The same could be said for the current upcycle: After bottoming out in 2009, global stock markets were quickly confronted by the European debt crisis in 2010. Following which in 2013, stock markets worldwide was rattled by the US Federal Reserve announcing the end of the quantitative easing programme. Then in 2015, global stock markets also felt the effects when Hong Kong and China’s stock market bubble popped.

In most of December 2017, China A-shares stocks underwent a correction which spilled over to impact Hong Kong stocks’ performance negatively. Following the New Year holiday, stock markets reopened on 2 January 2018 and Hong Kong stocks opened substantially higher and lifted the Hang Seng index to a 10-year high! Not surprisingly, Chinese stocks also posted rather impressive performances on the first day of trading.

In 2017, many of these outperformers are Chinese companies listed on the Hong Kong stock exchange (HKEX) and some of them even registered gains of more than 200 percent. However, the probability for such stocks rising substantially further is inherently much lower and hence early investors should consider taking profits or reduce their positions to recover part of the invested capital.

From a contrarian perspective, Hong Kong developers should post a better performance in 2018 after lagging behind HKEX-listed mainland developers last year.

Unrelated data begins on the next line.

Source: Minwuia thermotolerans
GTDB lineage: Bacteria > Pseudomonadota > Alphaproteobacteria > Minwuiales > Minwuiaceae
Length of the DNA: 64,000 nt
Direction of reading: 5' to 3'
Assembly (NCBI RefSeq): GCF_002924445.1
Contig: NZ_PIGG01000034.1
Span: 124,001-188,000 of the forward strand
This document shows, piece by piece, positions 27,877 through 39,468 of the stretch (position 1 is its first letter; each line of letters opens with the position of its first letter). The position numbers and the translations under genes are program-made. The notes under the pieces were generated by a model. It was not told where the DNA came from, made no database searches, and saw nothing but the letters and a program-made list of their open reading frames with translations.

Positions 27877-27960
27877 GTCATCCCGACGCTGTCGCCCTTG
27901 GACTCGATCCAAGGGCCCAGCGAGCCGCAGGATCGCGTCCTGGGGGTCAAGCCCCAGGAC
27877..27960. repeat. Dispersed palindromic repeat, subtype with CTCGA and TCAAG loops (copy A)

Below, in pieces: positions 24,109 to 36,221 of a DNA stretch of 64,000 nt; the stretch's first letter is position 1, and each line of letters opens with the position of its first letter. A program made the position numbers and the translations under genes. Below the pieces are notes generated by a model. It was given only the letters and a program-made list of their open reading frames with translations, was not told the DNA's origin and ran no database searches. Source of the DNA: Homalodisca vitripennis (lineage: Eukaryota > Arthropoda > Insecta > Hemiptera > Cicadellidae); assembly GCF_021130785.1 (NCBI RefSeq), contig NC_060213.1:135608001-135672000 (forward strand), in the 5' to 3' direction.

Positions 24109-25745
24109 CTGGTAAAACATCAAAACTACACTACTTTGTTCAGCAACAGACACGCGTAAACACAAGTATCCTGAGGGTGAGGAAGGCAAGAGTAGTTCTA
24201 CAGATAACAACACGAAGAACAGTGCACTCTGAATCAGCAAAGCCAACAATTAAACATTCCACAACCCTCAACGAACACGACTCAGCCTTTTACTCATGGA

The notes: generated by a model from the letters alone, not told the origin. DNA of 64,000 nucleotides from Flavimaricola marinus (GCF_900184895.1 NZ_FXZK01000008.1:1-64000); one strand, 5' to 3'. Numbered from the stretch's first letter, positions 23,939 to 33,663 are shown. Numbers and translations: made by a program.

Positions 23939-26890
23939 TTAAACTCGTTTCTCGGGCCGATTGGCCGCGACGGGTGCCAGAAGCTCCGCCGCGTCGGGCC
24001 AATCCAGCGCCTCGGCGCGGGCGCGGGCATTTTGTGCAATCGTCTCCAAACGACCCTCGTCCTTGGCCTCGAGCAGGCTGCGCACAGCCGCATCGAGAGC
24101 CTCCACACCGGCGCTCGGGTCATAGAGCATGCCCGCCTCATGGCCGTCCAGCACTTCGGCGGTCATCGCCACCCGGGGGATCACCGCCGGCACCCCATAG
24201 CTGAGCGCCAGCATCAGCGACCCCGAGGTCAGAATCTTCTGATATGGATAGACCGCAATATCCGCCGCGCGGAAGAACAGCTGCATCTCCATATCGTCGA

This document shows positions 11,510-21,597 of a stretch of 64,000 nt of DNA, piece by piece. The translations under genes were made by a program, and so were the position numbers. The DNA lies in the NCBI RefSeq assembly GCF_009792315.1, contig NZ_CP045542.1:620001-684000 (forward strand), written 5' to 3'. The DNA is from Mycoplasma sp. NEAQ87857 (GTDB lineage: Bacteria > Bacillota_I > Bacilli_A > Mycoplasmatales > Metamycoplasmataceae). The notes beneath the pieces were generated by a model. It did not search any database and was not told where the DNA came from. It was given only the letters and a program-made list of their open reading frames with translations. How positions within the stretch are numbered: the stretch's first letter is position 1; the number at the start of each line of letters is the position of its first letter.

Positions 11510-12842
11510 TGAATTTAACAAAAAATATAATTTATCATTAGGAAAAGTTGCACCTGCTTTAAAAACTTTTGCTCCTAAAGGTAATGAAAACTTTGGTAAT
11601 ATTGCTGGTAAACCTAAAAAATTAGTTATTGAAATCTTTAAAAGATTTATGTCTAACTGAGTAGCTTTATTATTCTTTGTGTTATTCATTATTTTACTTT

In 2017, Hong Kong property prices rose about 13 percent and total sales value amounted to a record-breaking HK$230 billion. Currently, most of the ongoing launches are still under developments and they sit on sites where developers acquired three to five years ago. As such, the development costs on these sites are significantly lower and these Hong Kong developers would likely make a handsome profit in the next two years.

Last year, the Hong Kong government increased land supply on all fronts. Developers paid a land premium (development charge) to convert farmlands into private residential lands which is slated to add another 10,000 homes. The figure far exceeded the original target of the special administrative region government which was the result of a switch in policy.

Previously, the Hong Kong government approach was to manage and curb demand but has since switched to one that encourages home buyers, as well as stronger partnership between the state and private developers. The rationale behind is that with more home buying interests, developers have stronger incentives to develop properties and hence would proactively increase supply by converting farmlands to residential lands.

Better sentiments in the property market are not limited to Hong Kong as Singapore’s property market is poised to stage a rebound. Singapore developers are aggressively growing its landbank and sky-high enbloc prices further suggest that the Singapore government has limited land to supply for private developments.

On the whole, investors should continue to be optimistic in 2018. In the US, President Trump’s tax cut should boost US stocks into new record territories. On the other hand, China’s determination to continue deleveraging would reduce the global financial risks and set the stage for the world’s second largest economy to embark on a more sustainable growth path.

Correspondingly, the ageing bull market should continue its upward trajectory.